Tuesday, June 30, 2009
Monday, June 29, 2009
I open the door flip flops in my hand because, clearly, tonight is the night when I have decided to give myself a foot infection. I am not exactly drunk, but I might agree that tipsy would be the appropriate word to use. Although Arsenal Fan, who is at Glastonbury, has been texting me all evening about what he is doing, and, obviously I am not there and have been in Brixton instead, I have had a rather wonderful evening. Such is my state of mind currently, I probably wouldn't have swapped it for Glastonbury. Maybe. And this is adding to my general Pimms-Vodka-Comedy triangle of wanting to come in and dance around the living room -
"Have you heard the news?"
Director Boy's voice comes down the stairs the moment I close the door. I know that Andy Murray is through to the third round, which, let me be honest, is my favourite form of news currently. The fact that I do not know there is news of any other sort to be aware of would probably suggest that I am missing out on something.
"No" I say, taking my time over the stairs because, well, y'know.
"Michael Jackson's died".
It is fair to say that this is not what I expected to hear. I round the corner and enter the living room where, ever 21st century consumers, BBC rolling news plays in one corner, and twitter in the other.
And it would seem - it is true. Some how the news sobers me entirely because I know this is one of those 'where were you?' moments. Me, I'm going to have to say slightly tipsy, incubating a foot infection, on the stairs of a flat in Streatham.
I sit down, compelled by some force I cannot rationalise, to watch. Though I know there is nothing more to be said.
Because I buy into this world. I buy into icons and music and fans and fame. I buy into everything that made this man great and made him terrible. More than that I buy into the ability of a song to make you smile, to make you cry, to define a moment of your life in a way nothing else ever quite does. Of the power of one man or woman on stage to make you understand all that cannot be understood any other way. And though I am too young to remember the Michael Jackson of the eighties (and, yes, as a child of Britpop I delighted in that Jarvis Cocker moment) it has not stopped his music, his videos, his dance routines, bleeding into my life and my memories.
And as I sit I realise I cannot fight the aching sadness that it should end like this.
Sunday, June 28, 2009
Friday, June 26, 2009
Wednesday, June 24, 2009
Monday, June 22, 2009
"We all need to make cakes" Director Boy said.
I pulled the 'I'm far too busy card' which is currently my favourite card for lots of things, not least as to why I keep forgetting to do stuff. Dean just went for 'no' without the need for any kind of card pulling, because that is the power of his no.
Unpeturbed by our lack of enthusiasm for integrating ourselves with the cake baking yummy mummies of south-west London, Director Boy plowed on. Even the discovery, forty five minutes before deadline time, that there was insufficient icing sugar did not hold him back.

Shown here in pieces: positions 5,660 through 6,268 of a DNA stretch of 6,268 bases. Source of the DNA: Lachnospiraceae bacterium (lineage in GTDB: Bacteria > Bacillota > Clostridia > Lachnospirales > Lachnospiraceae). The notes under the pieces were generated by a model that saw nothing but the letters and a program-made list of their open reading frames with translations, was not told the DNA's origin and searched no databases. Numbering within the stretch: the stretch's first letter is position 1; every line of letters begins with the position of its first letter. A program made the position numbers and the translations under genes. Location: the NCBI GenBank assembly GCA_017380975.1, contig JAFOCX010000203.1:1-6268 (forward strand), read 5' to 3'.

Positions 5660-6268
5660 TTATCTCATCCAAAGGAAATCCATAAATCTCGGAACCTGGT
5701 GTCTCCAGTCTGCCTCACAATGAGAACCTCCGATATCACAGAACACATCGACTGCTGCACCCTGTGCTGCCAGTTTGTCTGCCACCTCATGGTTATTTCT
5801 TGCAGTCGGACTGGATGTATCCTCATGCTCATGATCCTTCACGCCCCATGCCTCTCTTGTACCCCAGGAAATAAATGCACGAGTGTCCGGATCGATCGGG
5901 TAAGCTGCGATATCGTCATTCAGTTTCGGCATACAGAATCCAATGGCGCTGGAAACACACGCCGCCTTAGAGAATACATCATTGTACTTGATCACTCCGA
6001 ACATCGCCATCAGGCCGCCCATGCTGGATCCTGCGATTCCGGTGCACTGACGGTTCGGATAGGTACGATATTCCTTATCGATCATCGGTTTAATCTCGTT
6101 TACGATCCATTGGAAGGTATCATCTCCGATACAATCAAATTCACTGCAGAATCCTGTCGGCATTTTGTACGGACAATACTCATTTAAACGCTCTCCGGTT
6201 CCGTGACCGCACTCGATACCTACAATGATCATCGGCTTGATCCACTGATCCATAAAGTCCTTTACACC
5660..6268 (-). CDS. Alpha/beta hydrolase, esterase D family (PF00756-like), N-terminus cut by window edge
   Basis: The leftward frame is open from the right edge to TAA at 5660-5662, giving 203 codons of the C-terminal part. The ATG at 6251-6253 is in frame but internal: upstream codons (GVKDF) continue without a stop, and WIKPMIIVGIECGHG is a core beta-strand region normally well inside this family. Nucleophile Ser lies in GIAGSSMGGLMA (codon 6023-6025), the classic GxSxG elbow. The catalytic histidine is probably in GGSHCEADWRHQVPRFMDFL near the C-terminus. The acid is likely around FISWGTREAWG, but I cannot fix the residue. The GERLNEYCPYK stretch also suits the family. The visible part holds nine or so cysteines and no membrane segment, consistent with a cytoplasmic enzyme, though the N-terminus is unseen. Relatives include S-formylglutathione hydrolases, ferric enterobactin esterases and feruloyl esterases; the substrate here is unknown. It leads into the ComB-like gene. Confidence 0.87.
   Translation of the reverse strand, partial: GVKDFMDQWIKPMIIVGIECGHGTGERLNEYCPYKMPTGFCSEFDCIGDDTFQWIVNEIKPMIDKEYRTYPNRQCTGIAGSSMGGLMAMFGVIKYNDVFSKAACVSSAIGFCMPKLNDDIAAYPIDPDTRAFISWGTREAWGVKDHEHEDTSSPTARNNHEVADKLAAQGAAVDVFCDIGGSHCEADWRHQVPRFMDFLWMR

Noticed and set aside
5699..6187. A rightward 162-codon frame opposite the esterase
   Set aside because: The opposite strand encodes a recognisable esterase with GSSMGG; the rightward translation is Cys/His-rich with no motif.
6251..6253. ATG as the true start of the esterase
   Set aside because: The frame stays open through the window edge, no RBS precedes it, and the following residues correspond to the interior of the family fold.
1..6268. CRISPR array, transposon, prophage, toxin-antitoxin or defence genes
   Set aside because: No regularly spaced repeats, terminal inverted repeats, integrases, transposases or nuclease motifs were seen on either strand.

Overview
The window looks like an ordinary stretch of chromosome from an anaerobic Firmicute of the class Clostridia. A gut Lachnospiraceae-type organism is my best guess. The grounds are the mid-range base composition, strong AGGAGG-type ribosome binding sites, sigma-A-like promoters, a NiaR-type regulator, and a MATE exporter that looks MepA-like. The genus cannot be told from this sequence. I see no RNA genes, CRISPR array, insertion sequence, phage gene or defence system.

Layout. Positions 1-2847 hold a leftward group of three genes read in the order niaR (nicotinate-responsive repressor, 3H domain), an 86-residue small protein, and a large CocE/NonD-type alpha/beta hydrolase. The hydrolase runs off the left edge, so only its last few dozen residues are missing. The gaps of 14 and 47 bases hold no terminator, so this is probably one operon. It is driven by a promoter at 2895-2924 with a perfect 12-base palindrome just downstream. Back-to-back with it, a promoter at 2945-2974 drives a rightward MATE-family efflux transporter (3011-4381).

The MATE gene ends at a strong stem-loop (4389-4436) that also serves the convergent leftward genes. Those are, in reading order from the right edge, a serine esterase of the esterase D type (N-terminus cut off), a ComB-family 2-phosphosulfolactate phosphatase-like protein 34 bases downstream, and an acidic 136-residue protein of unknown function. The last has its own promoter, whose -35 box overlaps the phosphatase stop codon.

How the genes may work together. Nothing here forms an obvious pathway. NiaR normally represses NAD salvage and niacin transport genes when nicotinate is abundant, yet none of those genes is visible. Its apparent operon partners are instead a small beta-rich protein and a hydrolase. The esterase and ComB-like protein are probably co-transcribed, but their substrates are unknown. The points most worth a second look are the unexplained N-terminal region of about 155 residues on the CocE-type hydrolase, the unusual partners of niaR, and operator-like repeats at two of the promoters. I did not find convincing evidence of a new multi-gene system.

"It's just like Challenge Anneka!".
And, in an icing-sugar type way it kind of was. Which was, needless to say, how we ended up outside the cafe on the common looking at cakes.
"Yours is the most different" I say, surveying the table which is laden with cakes of the generally sponge variety with neat rows of decoration on top of them. Director Boy's cake is certainly the only one to be enveloped in butter cream icing. It's probably the only one too which could give you caffine shock.
"Mocha cake" The lady with clipboard and score sheets says. Only she pronounces it Mo-cha as if it is some kind of dance. I am not sure this is necessarily a good start.
The judges locate Director Boy's cake and take a slice. The Only Marginally Scary Italian Lady who runs the cafe lets out an 'Mmmm'. Maybe a victory shall be clasped from the jaws on defeat.
As the judges quietly give their marks to Clipboard Lady the remains of the slice go round the audience.
A man to our right, picks off the buttercream icing and gives the cake to his three year old child who happily munches it.
Director Boy turns to me.
"I wouldn't be giving that to a child".
I look back at him.
"There's four cups of espresso in that".
I feel a flash of pity for the man as he continues to feed the cake to his daughter though neither Director Boy nor I make a move to stop him. Sometimes lessons have to be learnt. There is, after all, a clue in the word 'Mocha'.
When the results come through Director Boy's cake, scandelously, remains unplaced.
"If there'd been an Adult Male Category you'd have won" I offer. It is a small matter that he is in fact the only adult male to have entered. But we will not let such small trifles get in the way.
Director Boy promptly rescues the cake before it is devoured by Streatham children. Its chocolately-mocha goodness is not for them after all.
Back at the flat I finally get to eat some cake. I decide this is a successful afternoon.